Major: Sculpture and Art Education
Colorful blocks strung along lengths of plastic tubing make up Kristen Jones’ latest piece. The large-scale version of a doctor’s waiting room toy invites anyone to come and play.
Jones, a senior sculpture and art education major, enjoys when her audience can interact with her art.
Jones dabbles in sculpting, glass and printmaking, runs track, works for the Tyler Admissions Office and serves as a track camp counselor in the summer. After graduation, she looks forward to coaching track and teaching art to high school students.
“I like paying attention to the kids [who] especially don’t necessarily think that they have the best of abilities because they have the best of something – they just don’t know what it is yet,” Jones said.
Jones has a different way of using materials. Last year, she welded a metal dance party tent.
“It’s always been interesting to me to see how the public views sculpture because some people think of it as more like the traditional materials being used,” she said.
Jones is currently working on a soft sculpture that she’ll be stuffing.
“It’s like a kid toy, only enlarged,” Jones said.
She will fabricate a brightly colored, multi-sized stack of rings. The rings will be made of fabric, stuffed and stacked on a post.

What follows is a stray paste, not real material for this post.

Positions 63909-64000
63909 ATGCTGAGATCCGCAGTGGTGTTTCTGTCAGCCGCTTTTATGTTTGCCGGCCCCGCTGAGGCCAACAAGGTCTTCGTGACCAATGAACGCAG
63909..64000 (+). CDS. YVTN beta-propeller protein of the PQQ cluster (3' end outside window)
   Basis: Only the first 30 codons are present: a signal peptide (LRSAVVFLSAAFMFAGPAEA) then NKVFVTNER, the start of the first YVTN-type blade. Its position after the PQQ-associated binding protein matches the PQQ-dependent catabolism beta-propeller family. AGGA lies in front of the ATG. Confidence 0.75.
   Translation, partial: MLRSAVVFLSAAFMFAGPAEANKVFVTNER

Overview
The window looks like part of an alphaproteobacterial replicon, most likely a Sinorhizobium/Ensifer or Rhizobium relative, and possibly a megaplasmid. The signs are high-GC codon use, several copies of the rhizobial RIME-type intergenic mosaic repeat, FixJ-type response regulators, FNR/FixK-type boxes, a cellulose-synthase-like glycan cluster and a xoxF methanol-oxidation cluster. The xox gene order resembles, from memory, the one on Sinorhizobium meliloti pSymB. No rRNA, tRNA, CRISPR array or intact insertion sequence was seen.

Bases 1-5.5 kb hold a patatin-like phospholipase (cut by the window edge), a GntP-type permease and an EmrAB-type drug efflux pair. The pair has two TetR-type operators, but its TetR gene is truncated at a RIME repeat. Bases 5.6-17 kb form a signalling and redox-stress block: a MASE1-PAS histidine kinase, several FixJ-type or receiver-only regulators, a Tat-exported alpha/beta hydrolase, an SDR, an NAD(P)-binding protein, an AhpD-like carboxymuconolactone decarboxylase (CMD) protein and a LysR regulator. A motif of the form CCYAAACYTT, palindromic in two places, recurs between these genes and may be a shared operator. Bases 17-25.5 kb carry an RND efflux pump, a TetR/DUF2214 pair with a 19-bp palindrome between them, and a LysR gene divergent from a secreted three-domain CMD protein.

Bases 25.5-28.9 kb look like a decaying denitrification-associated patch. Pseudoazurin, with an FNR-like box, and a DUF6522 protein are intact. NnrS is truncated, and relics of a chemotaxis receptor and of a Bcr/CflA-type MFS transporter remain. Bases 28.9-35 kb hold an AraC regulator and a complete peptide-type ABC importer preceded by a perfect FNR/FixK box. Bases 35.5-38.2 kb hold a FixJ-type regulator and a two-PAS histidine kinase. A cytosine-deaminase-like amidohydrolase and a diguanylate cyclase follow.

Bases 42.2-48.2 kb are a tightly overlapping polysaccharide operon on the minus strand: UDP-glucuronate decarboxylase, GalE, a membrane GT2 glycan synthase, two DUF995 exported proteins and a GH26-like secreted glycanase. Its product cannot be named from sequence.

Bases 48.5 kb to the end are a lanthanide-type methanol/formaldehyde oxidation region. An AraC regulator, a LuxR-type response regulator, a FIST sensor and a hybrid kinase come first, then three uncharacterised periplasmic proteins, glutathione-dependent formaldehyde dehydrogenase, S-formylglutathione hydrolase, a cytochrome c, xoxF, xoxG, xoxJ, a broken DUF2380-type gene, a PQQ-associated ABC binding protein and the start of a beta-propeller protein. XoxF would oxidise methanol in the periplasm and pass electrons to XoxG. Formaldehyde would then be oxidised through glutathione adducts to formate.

“I’ve always loved art,” Jones said. “I’ve always done art since I was little. It was something I was kind of drawn to.”
She draws inspiration from her recent trip to Rome. At first, it was difficult not knowing the area or the language. But by the end of her stay, Jones made work that was inspired by the places she visited.
Jones received a partial track scholarship and ran for Temple for two years. Though the schedules can be rigorous, Jones said she encourages students interested in art and sports to pursue both.
“It taught me a lot about being a student-athlete and what a student-athlete goes through,” Jones said. “There aren’t many artists who are athletes as well.”
Jones has always admired knowledgeable teachers who could recommend three or four artists she would be interested in. It is her goal to be just as helpful to teach her future students.
“As a teacher, I feel it’s really important if I’m looking at my students’ work, to be able to be like, ‘OK, they’re working like this person, I’ll recommend people to them,’” she said. “To me, that is key [to expanding] their knowledge.”
Kali Wyrosdic can be reached at firstname.lastname@example.org.
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